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Racism in Congress

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Madeline Fuerstenberg

More stories from Madeline Fuerstenberg

The Tator
March 20, 2019

Islamophobic poster links Muslim congresswoman to 9/11 attacks

Ilhan+Omar+is+serving+as+one+of+the+first+Muslim+members+of+Congress+in+U.S.+history.
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Racism in Congress

Ilhan Omar is serving as one of the first Muslim members of Congress in U.S. history.

Ilhan Omar is serving as one of the first Muslim members of Congress in U.S. history.

Photo by SUBMITTED

Ilhan Omar is serving as one of the first Muslim members of Congress in U.S. history.

Photo by SUBMITTED

Photo by SUBMITTED

Ilhan Omar is serving as one of the first Muslim members of Congress in U.S. history.

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I want to talk about hate. Hate directed toward people who don’t look like us, or who don’t believe the same things we believe. This is hatred based off ignorance, ethnocentrism and racial superiority. It is not based in facts, logic or actual, justifiable reasoning.

This is the hatred that was shamelessly directed toward Omar Ilhan (D) at West Virginia’s “GOP Day” on March 1. For those of you who are unfamiliar with the situation, allow me to fill you in.

Omar is a first-year U.S. Representative for Minnesota’s 5th congressional district. As a Somali-American refugee, Omar is currently one of two Muslim congresswoman ever elected.

On March 1, the West Virginia Capitol played host to an event meant to celebrate the Republican Party. At the event, a poster was displayed next to a placard promoting ACT for America. ACT for America has been deemed an anti-Muslim hate group by the Southern Poverty Law Center, according to an article from the Washington Post.

The upper half of the poster featured a photo of the Twin Towers as they burned on Sept. 11, 2001.

“‘Never forget’ — You said,” read the top half of the poster.

The bottom half featured a photo of Omar, with the words, “I am the proof — You have forgotten.”

According to the Post, it is unclear who created or displayed the poster. Upon discovery of the poster, a “heated debate” began in the hallway outside the House of Delegates, which eventually “spilled into the chamber,” the Post reported. A doorkeeper was supposedly injured during the dispute.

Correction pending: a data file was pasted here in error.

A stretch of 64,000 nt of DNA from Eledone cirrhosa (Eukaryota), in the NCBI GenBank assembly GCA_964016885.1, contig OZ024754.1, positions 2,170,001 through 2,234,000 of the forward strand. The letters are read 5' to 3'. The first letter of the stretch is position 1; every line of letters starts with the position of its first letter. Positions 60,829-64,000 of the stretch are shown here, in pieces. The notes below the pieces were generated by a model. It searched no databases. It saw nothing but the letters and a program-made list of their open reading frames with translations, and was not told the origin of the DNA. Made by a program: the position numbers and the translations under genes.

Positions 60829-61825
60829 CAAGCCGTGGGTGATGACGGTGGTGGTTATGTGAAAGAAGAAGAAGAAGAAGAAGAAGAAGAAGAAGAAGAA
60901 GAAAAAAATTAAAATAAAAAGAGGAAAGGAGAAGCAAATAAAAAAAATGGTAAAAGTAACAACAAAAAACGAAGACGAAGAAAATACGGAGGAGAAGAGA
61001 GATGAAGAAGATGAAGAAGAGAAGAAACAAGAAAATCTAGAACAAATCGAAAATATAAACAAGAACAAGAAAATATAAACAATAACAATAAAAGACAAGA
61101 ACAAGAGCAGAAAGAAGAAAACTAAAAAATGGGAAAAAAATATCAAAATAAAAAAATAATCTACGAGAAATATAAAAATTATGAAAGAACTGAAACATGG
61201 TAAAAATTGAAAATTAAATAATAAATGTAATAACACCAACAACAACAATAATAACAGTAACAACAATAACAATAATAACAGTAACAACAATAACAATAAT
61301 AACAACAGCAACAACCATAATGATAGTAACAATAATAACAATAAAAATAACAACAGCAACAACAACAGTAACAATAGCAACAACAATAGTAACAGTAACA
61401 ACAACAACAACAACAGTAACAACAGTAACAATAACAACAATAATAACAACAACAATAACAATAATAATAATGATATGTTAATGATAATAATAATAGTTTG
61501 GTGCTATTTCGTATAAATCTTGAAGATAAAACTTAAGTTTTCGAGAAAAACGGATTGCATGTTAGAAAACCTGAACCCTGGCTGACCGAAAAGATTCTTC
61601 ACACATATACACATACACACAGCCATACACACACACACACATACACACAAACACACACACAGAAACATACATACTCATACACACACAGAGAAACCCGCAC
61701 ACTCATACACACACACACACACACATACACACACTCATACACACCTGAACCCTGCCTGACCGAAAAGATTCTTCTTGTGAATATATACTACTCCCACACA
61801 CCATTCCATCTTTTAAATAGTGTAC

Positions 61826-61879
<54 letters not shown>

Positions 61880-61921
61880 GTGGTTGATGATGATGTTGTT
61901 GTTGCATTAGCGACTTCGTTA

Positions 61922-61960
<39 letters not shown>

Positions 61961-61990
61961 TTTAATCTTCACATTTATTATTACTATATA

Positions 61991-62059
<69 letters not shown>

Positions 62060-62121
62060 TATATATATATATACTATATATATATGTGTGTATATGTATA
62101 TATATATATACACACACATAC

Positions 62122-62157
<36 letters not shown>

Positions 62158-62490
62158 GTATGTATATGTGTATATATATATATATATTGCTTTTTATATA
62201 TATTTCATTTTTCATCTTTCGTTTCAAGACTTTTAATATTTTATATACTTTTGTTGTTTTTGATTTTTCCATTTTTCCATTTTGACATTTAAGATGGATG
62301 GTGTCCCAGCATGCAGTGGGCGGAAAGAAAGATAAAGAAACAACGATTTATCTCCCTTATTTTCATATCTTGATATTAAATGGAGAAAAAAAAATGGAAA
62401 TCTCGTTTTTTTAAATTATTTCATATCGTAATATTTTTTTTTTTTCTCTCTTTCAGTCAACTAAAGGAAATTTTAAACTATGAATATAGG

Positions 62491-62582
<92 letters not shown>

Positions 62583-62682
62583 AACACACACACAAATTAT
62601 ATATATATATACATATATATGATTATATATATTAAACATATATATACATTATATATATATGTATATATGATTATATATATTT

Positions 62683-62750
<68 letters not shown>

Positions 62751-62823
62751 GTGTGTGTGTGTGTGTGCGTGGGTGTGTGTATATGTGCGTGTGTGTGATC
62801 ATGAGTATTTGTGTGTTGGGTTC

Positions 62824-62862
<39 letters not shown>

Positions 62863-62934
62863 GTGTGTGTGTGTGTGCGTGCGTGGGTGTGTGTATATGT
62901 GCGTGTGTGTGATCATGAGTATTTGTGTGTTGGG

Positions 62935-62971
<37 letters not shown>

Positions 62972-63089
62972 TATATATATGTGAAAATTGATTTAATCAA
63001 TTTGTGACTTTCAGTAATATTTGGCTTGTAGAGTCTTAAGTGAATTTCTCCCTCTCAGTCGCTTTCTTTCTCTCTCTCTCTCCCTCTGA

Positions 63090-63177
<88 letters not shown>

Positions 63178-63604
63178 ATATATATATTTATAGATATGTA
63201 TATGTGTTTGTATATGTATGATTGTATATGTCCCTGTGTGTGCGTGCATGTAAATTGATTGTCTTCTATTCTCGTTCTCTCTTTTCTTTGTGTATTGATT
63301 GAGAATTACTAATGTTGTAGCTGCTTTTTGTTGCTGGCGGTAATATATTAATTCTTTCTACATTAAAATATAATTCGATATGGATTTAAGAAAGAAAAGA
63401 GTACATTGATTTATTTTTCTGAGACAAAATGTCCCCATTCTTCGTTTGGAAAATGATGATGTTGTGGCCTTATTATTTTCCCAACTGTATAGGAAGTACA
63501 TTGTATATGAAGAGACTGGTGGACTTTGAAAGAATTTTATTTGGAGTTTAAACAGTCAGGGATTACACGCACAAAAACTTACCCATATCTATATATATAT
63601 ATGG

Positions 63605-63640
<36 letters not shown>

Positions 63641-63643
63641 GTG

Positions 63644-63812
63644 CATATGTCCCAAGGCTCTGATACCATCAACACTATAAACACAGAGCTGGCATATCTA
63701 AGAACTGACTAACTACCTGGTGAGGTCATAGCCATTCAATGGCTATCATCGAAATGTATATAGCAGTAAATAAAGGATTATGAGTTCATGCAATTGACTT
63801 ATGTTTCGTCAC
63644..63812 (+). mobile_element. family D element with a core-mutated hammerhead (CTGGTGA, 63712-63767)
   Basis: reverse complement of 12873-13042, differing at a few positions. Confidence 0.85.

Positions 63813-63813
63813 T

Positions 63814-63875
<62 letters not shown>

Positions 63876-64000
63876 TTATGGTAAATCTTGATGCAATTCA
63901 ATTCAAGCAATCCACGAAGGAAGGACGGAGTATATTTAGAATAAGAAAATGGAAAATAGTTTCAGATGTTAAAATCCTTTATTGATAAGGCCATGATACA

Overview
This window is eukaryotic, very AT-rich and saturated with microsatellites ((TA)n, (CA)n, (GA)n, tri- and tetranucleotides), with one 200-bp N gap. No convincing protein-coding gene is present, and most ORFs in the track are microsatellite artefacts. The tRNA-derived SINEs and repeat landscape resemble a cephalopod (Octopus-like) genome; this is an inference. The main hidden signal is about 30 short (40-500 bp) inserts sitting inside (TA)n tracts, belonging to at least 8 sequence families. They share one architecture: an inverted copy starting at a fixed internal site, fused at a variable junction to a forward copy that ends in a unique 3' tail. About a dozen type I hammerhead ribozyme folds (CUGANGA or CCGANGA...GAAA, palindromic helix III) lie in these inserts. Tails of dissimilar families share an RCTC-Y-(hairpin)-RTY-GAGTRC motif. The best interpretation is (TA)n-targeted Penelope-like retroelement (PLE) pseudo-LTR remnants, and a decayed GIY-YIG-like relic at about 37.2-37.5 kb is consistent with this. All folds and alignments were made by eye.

“The body’s sergeant at arms submitted a letter of resignation at the end of the day after being accused of making an anti-Muslim slur during the dispute, according to West Virginia Public Radio and other local outlets,” the article said.

Other U.S. politicians — like Rep. Alexandria Ocasio-Cortez (D) and Mike Pushkin (D) — spoke out against the poster, condemning its Islamophobic implications. According to Pushkin, who was present in the West Virginia Capital on the day of the event, “no Republican delegates condemned the poster” at the time. The Post reported that many Republicans, like Rep. Dianna Graves, responded to the incident by citing the First Amendment, or the right for freedom of speech.

But I’m not here to debate the morality of Democrats versus Republicans. Saying all Republicans are bad people would be like saying all Muslims are terrorists. And what kind of ignorant person would say something like that?

Apparently, whoever made that racist poster.

Because, yes — despite the fact that, as a journalist, I strongly believe in our First Amendment rights — choosing to display that poster was an extremely racist decision. Omar is a Muslim refugee of color. She is also a strong woman who came to this country fair and square. She became an American citizen, she earned the respect of her constituents and she fought for her position. Singling her out by connecting her to a terrorist attack sends a very strong message.

Aside from a common religion, what does Omar have to do with what happened on 9/11? As far as I understand, Somalia played no role in the attacks. For four years, Omar and her family lived in a Kenyan refugee camp before she came to the U.S. at the age of 8. She may not have been born here, but she grew up here.

Any implications that connect Omar to terrorism are based completely out of ignorance, prejudice and racism. The person who made this poster should be ashamed. That display was disgusting and horrible, and it breaks my heart that other people around the world might associate all Americans with behavior like that.

In America, we have the right to speak and believe freely. I don’t believe in censorship, nor do I believe any point of view is more valid than another, but this is hate speech. It serves no purpose aside from simply inspiring more hate. It is not supported by logic or reason, and it is far from necessary.

Fuerstenberg can be reached at [email protected]

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About the Writer
Madeline Fuerstenberg, News Editor

Madeline Fuerstenberg is a second-year journalism student. This is her fourth semester on The Spectator and her second semester as News Editor.

1 Comment

One Response to “Racism in Congress”

  1. Suzon Gordon on March 14th, 2019 5:20 pm

    Excellent piece. Thank you.

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Racism in Congress